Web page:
Washington Examiner

Is Russia Funding Europe's Anti-fracking Green Protests?

Greenpeace activists wave placards saying 'No fracking' and block the entrance of Chevron's shale gas exploring site in Pungesti village on July 7, 2014. (DANIEL MIHAILESCU/AFP/Getty Images)
Greenpeace activists wave placards saying 'No fracking' and block the entrance of Chevron's shale gas exploring site in Pungesti village on July 7, 2014. (DANIEL MIHAILESCU/AFP/Getty Images)

If you were thinking that the shoot-down of Malaysia Airlines MH17 and the death of 298 innocent people including Europeans, will finally force NATO to get tough with Russia's Vladimir Putin, think again.

Europe's politicians fear someone else even more than they fear Putin. It's their own green parties and environmental groups like Greenpeace and Friends of the Earth, who are now holding Europe hostage to Putin's power -- and are as much a tool of Russian interests as the separatists who shot down MH17.

Europe depends on Russia's Gazprom for its natural gas needs -- up to 30 percent in the case of the European Union, more for Eastern Europe.

It's been the implicit threat of cutting off that supply, and literally letting Europe freeze over this winter, that's allowed Putin to do what he likes in Ukraine and Crimea.

Yet Europe itself sits on an estimated 639 trillion cubic feet of natural gas reserves. That's half the size of the reserves in Russia, which is the biggest reserve in the world.

Even so, European “grass-roots” environmental groups since 2008 have used alarmist fears about hydraulic fracking contaminating underground water supplies (even though the shale gas lies deep below the aquifer) and emitting greenhouse gases to shut down every effort to tap into those abundant reserves.

In Germany, where Exxon Mobil opened some exploratory wells back in 2008, green activists forced the government to impose a moratorium on all fracking.

France and Bulgaria have imposed outright bans. Protests also shut down efforts at fracking in Poland, and they are trying to do the same in Great Britain.

It’s a campaign that dovetails so neatly with Putin’s grand strategy that’s hard to believe it’s a coincidence.

That’s the conclusion NATO Secretary General Fogh Anders Rasmussen drew in an explosive speech in London last month, where he said Russia “engages actively with … environmental organizations working against shale gas, obviously to maintain European dependence on imported Russian gas.”

Greenpeace issued a vociferous denial, saying, “the idea that we’re puppets of Putin is so preposterous that you have to wonder what they’re smoking over at Nato HQ.”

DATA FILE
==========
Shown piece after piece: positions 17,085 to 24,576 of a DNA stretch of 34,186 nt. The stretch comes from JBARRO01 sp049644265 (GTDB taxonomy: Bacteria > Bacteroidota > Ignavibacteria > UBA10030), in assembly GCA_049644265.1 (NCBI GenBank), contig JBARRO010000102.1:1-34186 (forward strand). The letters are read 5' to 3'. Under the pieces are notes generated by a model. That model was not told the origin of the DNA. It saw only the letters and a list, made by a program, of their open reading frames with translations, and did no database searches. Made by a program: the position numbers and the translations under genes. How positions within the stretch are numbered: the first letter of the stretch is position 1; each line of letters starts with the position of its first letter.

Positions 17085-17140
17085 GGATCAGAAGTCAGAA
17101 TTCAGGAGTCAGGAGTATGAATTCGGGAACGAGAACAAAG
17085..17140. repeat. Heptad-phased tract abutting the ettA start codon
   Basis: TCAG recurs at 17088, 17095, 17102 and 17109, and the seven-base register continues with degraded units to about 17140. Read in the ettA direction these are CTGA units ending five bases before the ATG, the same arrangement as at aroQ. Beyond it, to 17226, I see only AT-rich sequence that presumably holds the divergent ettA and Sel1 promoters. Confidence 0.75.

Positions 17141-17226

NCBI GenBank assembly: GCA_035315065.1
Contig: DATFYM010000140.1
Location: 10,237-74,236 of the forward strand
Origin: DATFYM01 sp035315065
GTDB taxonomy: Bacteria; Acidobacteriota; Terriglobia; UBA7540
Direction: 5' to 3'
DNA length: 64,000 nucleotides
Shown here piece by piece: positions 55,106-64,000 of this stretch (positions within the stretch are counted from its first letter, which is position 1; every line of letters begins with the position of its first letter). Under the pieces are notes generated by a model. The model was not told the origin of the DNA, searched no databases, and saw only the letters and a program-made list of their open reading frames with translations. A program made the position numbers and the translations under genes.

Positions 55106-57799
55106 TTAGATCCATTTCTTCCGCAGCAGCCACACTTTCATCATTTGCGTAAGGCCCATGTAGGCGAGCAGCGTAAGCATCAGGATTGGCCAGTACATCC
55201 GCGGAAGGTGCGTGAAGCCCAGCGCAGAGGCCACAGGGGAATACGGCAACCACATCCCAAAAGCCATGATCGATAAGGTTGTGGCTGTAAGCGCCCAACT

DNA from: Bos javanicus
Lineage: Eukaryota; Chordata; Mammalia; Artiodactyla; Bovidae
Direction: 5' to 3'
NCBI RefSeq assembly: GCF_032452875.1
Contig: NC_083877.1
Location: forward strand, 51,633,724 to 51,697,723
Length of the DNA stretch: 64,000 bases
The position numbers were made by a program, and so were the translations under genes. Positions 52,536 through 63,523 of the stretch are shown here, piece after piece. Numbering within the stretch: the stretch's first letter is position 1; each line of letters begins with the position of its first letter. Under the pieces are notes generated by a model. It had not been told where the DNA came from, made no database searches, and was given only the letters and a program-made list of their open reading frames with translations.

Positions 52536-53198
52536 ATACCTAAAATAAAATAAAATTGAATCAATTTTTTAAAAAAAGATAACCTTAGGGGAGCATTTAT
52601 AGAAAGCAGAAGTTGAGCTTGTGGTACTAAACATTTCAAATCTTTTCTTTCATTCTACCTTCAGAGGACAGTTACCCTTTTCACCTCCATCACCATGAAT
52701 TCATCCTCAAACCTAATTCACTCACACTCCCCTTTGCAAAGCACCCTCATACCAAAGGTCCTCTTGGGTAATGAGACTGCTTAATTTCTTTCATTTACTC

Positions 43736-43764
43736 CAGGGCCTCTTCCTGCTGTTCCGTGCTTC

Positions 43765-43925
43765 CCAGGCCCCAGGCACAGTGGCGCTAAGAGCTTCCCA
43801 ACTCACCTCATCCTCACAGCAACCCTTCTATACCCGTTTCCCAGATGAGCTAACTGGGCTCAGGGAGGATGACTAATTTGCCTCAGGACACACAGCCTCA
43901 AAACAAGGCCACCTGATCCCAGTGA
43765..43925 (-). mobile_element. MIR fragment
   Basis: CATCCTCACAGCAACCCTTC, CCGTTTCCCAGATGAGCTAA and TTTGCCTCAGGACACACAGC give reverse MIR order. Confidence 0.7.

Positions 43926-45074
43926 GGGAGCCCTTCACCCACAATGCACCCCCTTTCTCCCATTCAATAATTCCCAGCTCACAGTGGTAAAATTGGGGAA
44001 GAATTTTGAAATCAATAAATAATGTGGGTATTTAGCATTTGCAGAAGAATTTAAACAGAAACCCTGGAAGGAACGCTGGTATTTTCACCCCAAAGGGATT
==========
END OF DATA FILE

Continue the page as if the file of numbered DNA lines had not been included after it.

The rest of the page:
But is it really all that preposterous? Certainly many of Putin’s own statements about fracking, such as warning attendees at an international economic conference that it will make “black stuff come out of the tap,” makes him sound like a true blue Green.

So does Gazprom's warning that fracking involves “significant environmental risks,” including ground water contamination, the same falsehood many anti-fracking groups repeat in this country.

Moreover, Putin spent his career in the KGB, which had an entire department devoted to spreading disinformation as part of its “active measures” against the West.

We know Soviet intelligence agencies helped to sponsor opposition to Ronald Reagan’s installation of Pershing missiles in Europe in the 1980’s, and secretly gave $1 billion to peacenik groups during the Vietnam War — more money, Soviet defector Stanislav Lunev recounted in his memoirs, than it gave to the Vietcong.

More recently, we know money from the oil-rich United Arab Emirates paid for the 2012 Matt Damon anti-fracking movie, "Promised Land," and that Damon and his producers happily took it.

Why assume green groups in Europe are more particular, or any less ignorant of whose interests they are really serving?

Ukraine, for example, sits on nearly one-third of Europe’s shale gas reserves. Yet when the government was about to close a deal with U.S. companies to open those reserves, environmental protestors mysteriously rose up to shut it down.

Much the same happened in Lithuania, Bulgaria and in Poland. Yet these are the countries most dependent on Russian natural gas, and the ones most directly threatened by Putin's next move.

So, are Greenpeace and similar groups really Putin’s fifth column, or simply the “useful idiots” Lenin talked about, who in this case don’t mind costing their countries jobs and wealth, but also their self-respect?

It’s hard to say. But it’ll take more than one airline shoot-down, or the next Putin annexation, to make Europeans realize they are dealing with a threat to their freedom much closer than the Kremlin.